Combined with the latest image-guidance systems, this delivers the most accurate treatments for pelvic cancers. For brachytherapy, where radioactive material is placed directly into the affected area, image-guided techniques can increase the dose of radiation where it is really needed.
An MRI scan identifies the tumour and ensures treatment is delivered based on each patient’s tumour size and anatomy, while avoiding the surrounding normal tissue and organs. Image-guided brachytherapy is used to treat patients with vaginal, vulval and cervical cancers.
CyberKnife delivers external-beam radiotherapy and is extremely precise, thanks to its robotic arm and sensors that track the position of both patient and target. The accuracy of the treatment means larger doses can be delivered each time, so patients will need fewer sessions. It is particularly useful for patients with tumour reoccurrence in areas that have previously receive radiotherapy, and for cervical cancer patients unsuitable for brachytherapy.
The Royal Marsden and The Institute of Cancer Research is now among the first institutions to own the MR Linac system, one of the world’s most advanced radiotherapy machines which combines an MRI scanner and a linear accelerator. It has the potential to monitor more closely the effects of radiotherapy during treatment, allowing further adaptation and individualisation of treatment plans.
“We offer image-guided IMRT as standard care,” says Dr Alexandra Taylor, Consultant Clinical Oncologist. “With these new technologies, including CyberKnife, we can now treat disease that we couldn’t with conventional methods and can offer more curative options.”
centres across UK taking part in our recurrent ovarian cancer study
Dr Susana Banerjee, Consultant Medical Oncologist and Research Lead for the Gynaecology Unit, launched a national study in August 2015 that recruited 140 women with recurrent ovarian cancer. About 20 other centres across the UK are taking part in the study, which involves a new targeted drug in combination with the chemotherapy agent paclitaxel.
“The Gynaecology Unit has a dynamic clinical trials portfolio that involves chemotherapy, radiotherapy, surgery and targeted therapies,” says Dr Banerjee. “Our research aims to deliver individualised, precision therapy. We are driving treatment to help improve survival, quality of life and patient experience.”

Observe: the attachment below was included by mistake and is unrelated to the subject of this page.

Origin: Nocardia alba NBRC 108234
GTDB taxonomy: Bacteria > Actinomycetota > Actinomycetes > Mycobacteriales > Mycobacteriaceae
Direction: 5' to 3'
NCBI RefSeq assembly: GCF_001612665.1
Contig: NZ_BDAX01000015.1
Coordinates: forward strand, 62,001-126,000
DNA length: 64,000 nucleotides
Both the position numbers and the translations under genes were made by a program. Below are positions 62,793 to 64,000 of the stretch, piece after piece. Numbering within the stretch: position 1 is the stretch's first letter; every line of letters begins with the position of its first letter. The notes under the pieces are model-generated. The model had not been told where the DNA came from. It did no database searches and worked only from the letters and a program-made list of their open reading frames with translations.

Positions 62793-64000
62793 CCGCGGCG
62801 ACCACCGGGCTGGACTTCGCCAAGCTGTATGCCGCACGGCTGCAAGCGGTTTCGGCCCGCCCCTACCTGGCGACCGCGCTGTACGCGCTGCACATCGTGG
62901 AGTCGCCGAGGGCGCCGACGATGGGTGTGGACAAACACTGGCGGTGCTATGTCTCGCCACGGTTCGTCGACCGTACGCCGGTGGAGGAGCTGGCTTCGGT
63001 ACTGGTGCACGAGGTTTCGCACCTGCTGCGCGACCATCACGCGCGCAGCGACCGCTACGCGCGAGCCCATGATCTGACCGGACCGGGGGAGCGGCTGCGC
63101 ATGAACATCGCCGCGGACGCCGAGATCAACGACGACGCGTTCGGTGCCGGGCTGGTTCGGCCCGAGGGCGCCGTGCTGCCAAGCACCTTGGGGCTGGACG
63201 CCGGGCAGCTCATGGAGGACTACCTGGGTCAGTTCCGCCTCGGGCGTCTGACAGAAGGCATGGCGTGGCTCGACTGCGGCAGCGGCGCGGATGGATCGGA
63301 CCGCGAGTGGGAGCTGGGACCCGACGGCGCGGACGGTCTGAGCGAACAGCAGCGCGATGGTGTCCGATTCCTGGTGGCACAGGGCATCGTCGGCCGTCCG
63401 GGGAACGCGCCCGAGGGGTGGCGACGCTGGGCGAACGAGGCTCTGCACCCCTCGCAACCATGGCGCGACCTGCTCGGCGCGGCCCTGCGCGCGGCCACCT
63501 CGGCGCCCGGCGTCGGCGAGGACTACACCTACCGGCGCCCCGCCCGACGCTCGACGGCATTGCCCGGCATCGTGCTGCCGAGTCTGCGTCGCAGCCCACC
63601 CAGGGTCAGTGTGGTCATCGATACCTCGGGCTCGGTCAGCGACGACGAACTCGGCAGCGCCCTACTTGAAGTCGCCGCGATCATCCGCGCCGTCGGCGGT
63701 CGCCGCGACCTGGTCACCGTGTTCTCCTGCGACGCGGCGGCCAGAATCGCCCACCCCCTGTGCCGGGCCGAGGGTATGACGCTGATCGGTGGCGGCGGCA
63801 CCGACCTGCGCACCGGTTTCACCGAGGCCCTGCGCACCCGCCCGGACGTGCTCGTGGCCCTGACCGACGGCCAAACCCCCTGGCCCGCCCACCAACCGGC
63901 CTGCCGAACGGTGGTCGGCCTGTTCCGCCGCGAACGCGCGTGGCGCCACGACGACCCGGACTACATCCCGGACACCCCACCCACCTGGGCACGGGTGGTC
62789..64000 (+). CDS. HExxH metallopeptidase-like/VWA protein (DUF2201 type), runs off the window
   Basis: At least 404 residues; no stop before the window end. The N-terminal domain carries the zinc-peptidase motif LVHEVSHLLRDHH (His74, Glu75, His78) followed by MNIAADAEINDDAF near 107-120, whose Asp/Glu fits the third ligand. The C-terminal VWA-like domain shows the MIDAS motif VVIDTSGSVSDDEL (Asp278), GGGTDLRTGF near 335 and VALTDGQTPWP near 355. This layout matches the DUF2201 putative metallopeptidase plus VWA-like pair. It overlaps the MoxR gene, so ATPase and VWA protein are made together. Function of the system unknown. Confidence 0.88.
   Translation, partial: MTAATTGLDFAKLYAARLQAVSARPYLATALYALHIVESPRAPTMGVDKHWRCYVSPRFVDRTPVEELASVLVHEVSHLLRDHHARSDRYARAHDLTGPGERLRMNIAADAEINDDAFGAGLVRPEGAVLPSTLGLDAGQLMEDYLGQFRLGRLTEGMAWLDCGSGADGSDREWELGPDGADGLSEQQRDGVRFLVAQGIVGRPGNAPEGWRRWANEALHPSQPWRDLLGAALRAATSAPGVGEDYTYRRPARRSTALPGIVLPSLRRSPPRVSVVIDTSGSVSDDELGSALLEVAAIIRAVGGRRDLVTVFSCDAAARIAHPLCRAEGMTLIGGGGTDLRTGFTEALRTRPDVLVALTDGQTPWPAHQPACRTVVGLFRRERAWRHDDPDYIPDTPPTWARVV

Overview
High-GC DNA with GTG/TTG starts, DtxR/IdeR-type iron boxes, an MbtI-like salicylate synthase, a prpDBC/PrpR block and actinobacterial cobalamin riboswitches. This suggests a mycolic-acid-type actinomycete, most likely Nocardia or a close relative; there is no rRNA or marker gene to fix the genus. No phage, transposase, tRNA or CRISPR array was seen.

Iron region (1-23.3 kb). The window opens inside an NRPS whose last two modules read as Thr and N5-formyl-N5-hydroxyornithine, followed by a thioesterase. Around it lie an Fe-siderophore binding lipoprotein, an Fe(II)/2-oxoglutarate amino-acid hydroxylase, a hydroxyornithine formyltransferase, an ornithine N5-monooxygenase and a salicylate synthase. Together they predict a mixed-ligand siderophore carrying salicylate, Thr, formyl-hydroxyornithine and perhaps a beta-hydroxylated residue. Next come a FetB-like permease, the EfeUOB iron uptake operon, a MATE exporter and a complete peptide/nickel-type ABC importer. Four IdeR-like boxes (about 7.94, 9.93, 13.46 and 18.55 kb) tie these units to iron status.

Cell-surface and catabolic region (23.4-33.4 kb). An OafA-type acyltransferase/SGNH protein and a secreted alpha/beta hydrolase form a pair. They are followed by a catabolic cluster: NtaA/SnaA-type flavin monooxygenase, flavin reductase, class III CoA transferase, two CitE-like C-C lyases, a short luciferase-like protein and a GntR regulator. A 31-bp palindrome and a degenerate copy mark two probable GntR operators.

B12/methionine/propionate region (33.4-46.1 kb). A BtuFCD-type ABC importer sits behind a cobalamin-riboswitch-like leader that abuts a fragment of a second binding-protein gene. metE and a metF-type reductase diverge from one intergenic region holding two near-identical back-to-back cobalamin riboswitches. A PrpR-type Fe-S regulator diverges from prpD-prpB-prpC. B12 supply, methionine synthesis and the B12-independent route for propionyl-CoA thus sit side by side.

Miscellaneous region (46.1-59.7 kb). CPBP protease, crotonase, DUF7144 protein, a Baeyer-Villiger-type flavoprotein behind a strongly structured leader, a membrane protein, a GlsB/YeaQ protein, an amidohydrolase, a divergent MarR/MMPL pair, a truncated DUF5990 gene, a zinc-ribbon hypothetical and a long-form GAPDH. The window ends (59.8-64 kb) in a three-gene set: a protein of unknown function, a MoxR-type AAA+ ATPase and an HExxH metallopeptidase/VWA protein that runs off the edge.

Support after treatment
Gynaecology clinical nurse specialists (CNSs) at The Royal Marsden are trained cancer nurses. They offer emotional support, information and advice from diagnosis, throughout the course of treatment and during follow-up.
“It is our aim that each patient is given their own key worker as a source of support,” says Jane Ash, Gynaecology CNS. “Some may have more contact than others with the CNS, and that will depend on how their treatment affects them and what support network they have. We can’t change the fear associated with a diagnosis, but we try to ease the impact this has on people’s lives.”
As well as discussing the different treatment options and side effects with each woman, a gynaecology CNS can provide practical advice about menopause, intimacy, body image, sexuality and fertility, helping the patient to resume a normal life.
Anuska Randolph, Macmillan Support Worker, focuses on the patient’s survivorship needs after treatment. She says: “The cancer experience can have a profound psychological effect, and the end of treatment is a key transitional period to a ‘new normal’. We aim to provide a holistic approach to care through multidisciplinary management that is person-centred and addresses the diverse needs of our patients.”